Category Archives: kappo-ryori

Tokyo Food: Oden Kappo Hide – おでん割烹 ひで、渋谷

October 20th, 2010
Oden, such a humble dish, yet it seems to have a polarizing effect; you either love it or hate it. I am firmly in the pro-oden camp. I love the heady aroma of dashi with base-notes of cabbage, which emanate from percolating oden pots chock full of daikon, egg, tofu and sundry fish by-products. Mmm…
I was first initiated into the joys of oden while living in South Korea, where odeng (오댕) is street food eaten cheek by jowl with strangers from little carts, or out the back of a battered Hyundai ute. In the brutal -25C winters, a hot snack of skewered fish cake dipped (and invariably double-dipped) into the communal bowl of chili spiked soy sauce, along with a paper cup filled chaser of murky dashi broth, was literally bliss on a stick. Given this humble introduction to the dish, it is of little surprise that I am no snob when it come to oden; a styrofoam cup of insipid 7-Eleven oden is a-okay with me – a sentiment that makes most foodies recoil in horror. 
Aware that a re-education was needed, I took it upon myself to investigate the finer oden fare available throughout the country, along with the differences in regional preparations. With this mission in mind, I chose Oden Kappo Hide, which specialises in Kansai-style oden, as my starting point. Located amongst the garish love hotels of Maruyama, Shibuya, Hide is a throw back to the Showa-era, before neon and instant sexual gratification took over the area. The shop was originally a teahouse where customers were entertained by geisha trained in the art of dance and witty conversation. Post-war, with clientele declining, the shop had to diversify to survive; the front parlour was turned into a small kitchen enclosed by a tiny 8 seat counter, with the tatami rooms, at the rear, providing seating for larger groups.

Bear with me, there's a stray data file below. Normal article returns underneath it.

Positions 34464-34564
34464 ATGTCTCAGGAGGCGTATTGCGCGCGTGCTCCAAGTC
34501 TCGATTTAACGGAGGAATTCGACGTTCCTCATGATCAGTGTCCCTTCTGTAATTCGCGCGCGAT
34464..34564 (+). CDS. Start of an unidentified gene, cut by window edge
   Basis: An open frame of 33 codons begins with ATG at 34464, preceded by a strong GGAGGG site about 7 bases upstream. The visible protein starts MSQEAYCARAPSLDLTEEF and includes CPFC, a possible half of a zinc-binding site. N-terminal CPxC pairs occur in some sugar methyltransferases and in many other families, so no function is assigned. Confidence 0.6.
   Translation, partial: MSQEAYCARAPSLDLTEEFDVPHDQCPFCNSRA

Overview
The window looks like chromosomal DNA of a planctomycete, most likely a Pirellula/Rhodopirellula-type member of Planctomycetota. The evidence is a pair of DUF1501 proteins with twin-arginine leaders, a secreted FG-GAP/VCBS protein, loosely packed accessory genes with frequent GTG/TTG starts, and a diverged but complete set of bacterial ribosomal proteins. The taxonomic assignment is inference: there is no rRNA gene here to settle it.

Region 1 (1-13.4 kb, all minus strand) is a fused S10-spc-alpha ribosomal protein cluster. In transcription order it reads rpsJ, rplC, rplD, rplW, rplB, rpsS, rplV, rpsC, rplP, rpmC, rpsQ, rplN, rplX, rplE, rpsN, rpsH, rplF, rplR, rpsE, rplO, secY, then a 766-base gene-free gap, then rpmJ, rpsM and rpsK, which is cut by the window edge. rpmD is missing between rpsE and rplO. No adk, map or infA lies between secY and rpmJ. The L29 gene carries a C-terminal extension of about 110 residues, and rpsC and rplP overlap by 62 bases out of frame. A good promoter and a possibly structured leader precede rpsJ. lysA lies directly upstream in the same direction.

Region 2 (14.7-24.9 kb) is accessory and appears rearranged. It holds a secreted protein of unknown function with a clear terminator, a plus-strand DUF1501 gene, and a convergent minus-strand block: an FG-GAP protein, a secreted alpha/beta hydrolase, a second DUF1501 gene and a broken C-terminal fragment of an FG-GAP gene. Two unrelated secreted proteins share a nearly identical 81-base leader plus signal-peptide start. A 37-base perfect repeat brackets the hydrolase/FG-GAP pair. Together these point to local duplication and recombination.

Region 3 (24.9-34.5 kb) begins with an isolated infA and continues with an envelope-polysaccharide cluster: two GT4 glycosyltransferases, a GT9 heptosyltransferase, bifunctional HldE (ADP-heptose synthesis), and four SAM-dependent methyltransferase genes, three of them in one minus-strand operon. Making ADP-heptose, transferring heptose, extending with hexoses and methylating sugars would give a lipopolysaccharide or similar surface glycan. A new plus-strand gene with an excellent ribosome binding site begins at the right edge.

Stepping over the threshold, we were warmly welcomed by our kimono-clad hostess and, amongst a flurry of apologies for the cramped space, squeezed into our perches at the counter. 
The focal point of the kitchen is the master’s pot, which bubbled away enticingly before us. Hide’s chef is obviously very house proud, as his stainless steel pot was immaculately clean with each ingredient neatly ordered into compartments. Throughout the evening I marvelled at his ability to multi-task; preparing the various fresh, grilled and fried dishes with the efficiency that comes with years of practice, all the while keeping a keen eye on his oden pot, which he tended to with utter devotion. 
However, there were some appetizers to get through before we could hit the main attraction. We began our meal with an otooshi of goma-tofu, which is always something of a textual delight, washed down with a bottle of Asahi. 

There is no menu as such, rather, wooden plagues with the names of food and drinks are hung on the wall behind the chef. Big West immediately spied ‘shirako’ listed amongst them and, to my chagrin, ordered up a plate for us. While he had been successful in converting me to the joys of ankimo, I was less enamoured with the prospect of boiled sacks of fish semen. However, in the name of research, I tried a bit, and concurred that it was, err… creamy. 
Relief came in the form of freshly boiled asparagus, which I chomped on merrily as Big West dispensed with the fishy love bags. 

Things got back on track with the arrival of the pretty sashimi-moriawase of katsuo, hotate (scallop) and shako (mantis shrimp). It was my first encounter with shako, a purple-backed crustacean, and I must say that I was underwhelmed; the flavour was unremarkable and I found the texture oddly chalky. 

Hide has a limited range of drinks on offer: beer, shochu, umeshu and a couple of 500ml bottles of honjozo. The reason for this, the hostess explained, is because they have such a small turnover of of seats that they can’t afford to keep stock of the larger bottles of sake that I they are required to order from suppliers. Fair enough. We made do with a bottle of Urakasumi (浦霞) honjozo… in hindsight, we should have just stuck to beer.